Toronto, December 20, 2022 – After 3 years of the myeloma behaving, I relapsed and the cancer came back raging in November. And today, Nagib and I found ourselves back at The Princess Margaret Cancer Centre (PMCC) on the 4th Floor that we associate as the Chemo Floor. It felt strange and familiar at the same time.
It started with the medication that precedes the treatment. You know that sign you sometimes see on the streets of Toronto in the winter when you are trying to park your car? The one that says something like, no parking during certain times, parking only with a permit, no parking on one side of the street between November and April, etc. That’s how I am feeling about my new medication regimen. There is medication I have to take two days before treatment, medication to take the day off and the next day of treatment, medication for 3 weeks on and 1 week off (Revlimid), medication to be taken with food, medication only available at the Hospital pharmacy because it requires special care. Medication to protect the stomach, to prevent viral infections and to prevent blood cots. It’s going to take a few weeks to figure this out using the excellent calendar that PMCC prepared for us.
Today was Day 1 of treatment. The past two weeks have felt “heavy” and I found myself feeling a lot of emotions – sadness, loss, excitement, uncertainty, teary-eyed, hopeful, ready. I allowed myself to feel and express all these emotions as I prepared for this new chapter in my life. My daughter Sabrina, Afzal and Amaal surprised us by visiting the day before treatment and bringing a thoughtful basket of goodies – a robe, socks, hot chocolate, a mexican blanket and a hope container.
The part I loved most about my treatment was that the Daratumabab (Dara), the smart immunotherapy, was administered to me subcutaneously (Sub-Q) as an injection in my stomach. In the past, this treatment was only covered if it was administered through an IV. For me, that would have meant getting a PICC line as my veins are hard to find, staying in the hospital for many hours while the IV went through my body, and grappling with infections and inflammations. Getting this drug through Sub-Q means I can be in and out of hospital in two hours and not have to deal with many pokes to find my mischievous veins. Unfortunately, I did get a small reaction from the Dara today. The injection site got very red and the redness spread through my abdomen. I was given Benadryl by IV (one poke!) to resolve this issue and slept for a couple of hours while listening to Rachel Maddow’s podcast. Today I also started Dexa and am feeling beyond energized right now (I wrote this post at 1:58 am!). I could not have functioned today without Nagib. He held my hand, stayed by my side as much as he could (even though he was not allowed to be there due to COVID rules), managed my medication, stopped by on our way home to pick up a Greek souvlaki on pita bread to make my tummy happy (dexa makes you hungry). I love this guy!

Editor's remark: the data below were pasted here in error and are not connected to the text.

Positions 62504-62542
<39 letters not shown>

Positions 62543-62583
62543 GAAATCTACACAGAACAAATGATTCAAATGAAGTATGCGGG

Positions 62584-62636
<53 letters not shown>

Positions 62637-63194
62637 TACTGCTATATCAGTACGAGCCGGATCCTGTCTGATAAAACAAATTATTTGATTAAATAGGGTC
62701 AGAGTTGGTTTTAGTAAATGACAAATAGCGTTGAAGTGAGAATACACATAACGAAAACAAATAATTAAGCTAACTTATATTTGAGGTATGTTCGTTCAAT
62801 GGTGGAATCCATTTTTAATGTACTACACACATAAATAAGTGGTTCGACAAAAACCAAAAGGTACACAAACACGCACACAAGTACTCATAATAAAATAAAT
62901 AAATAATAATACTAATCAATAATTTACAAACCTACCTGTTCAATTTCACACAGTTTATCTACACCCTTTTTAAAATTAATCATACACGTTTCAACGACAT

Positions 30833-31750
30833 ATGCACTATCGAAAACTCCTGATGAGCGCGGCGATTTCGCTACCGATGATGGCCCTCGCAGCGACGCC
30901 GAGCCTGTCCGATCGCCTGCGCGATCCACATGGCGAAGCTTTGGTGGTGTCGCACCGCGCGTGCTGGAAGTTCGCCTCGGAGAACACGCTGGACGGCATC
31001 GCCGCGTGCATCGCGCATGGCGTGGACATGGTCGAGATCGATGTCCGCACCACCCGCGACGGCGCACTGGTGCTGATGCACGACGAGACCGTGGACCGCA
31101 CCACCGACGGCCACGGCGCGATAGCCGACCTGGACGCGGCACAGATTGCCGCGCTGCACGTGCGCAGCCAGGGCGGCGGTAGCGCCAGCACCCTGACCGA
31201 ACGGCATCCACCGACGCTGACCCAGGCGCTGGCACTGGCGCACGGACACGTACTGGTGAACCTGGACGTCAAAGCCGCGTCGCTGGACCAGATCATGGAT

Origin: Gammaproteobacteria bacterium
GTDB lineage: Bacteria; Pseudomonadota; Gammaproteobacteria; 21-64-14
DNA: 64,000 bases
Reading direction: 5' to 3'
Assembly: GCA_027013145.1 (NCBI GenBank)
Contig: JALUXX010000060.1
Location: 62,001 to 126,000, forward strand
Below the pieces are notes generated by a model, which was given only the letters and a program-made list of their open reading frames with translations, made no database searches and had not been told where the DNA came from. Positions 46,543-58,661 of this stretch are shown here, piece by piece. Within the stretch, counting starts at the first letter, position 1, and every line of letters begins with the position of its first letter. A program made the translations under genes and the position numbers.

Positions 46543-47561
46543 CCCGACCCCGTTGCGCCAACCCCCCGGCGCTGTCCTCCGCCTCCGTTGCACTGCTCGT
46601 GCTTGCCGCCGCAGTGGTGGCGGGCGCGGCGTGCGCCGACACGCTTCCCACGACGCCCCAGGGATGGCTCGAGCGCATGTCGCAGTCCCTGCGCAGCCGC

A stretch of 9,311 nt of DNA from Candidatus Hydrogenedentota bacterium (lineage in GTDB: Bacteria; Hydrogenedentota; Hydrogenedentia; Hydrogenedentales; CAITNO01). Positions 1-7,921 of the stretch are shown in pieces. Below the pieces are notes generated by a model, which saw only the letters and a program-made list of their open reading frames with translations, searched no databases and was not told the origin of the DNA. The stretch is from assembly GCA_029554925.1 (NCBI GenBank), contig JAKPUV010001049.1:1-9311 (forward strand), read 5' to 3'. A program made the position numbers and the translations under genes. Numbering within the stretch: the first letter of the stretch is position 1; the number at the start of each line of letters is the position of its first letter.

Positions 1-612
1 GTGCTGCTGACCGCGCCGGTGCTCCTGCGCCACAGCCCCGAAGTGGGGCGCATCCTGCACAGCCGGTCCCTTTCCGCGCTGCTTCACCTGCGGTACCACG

One unfortunate piece of news we received is that our Insurance does not cover Revlimid so we have to use the Trillium program which is income-tested. We will be out-of-pocket some $11,000 for the year. But when we put things in perspective, the cost is only a fraction of what the total cost of treatment for Dara, Revlimid and other meds.
Tomorrow, we welcome Shayne, Cherrelle and Mos to Toronto. In the next couple of days we have plans for tobogganing, tree trimming, hot chocolates, long conversations, winter fairs, snowball fights, family and friends, a two-day cottage get-away and heartwarming hugs with them and with Sabrina, Afzal and Amaal. I am anticipating that it is going to be a crazy, wonderful time of togetherness. My heart is feeling so full right now. Day 1 of treatment is behind me and I am feeling ready to tackle this phase of the journey with a huge dose of hope.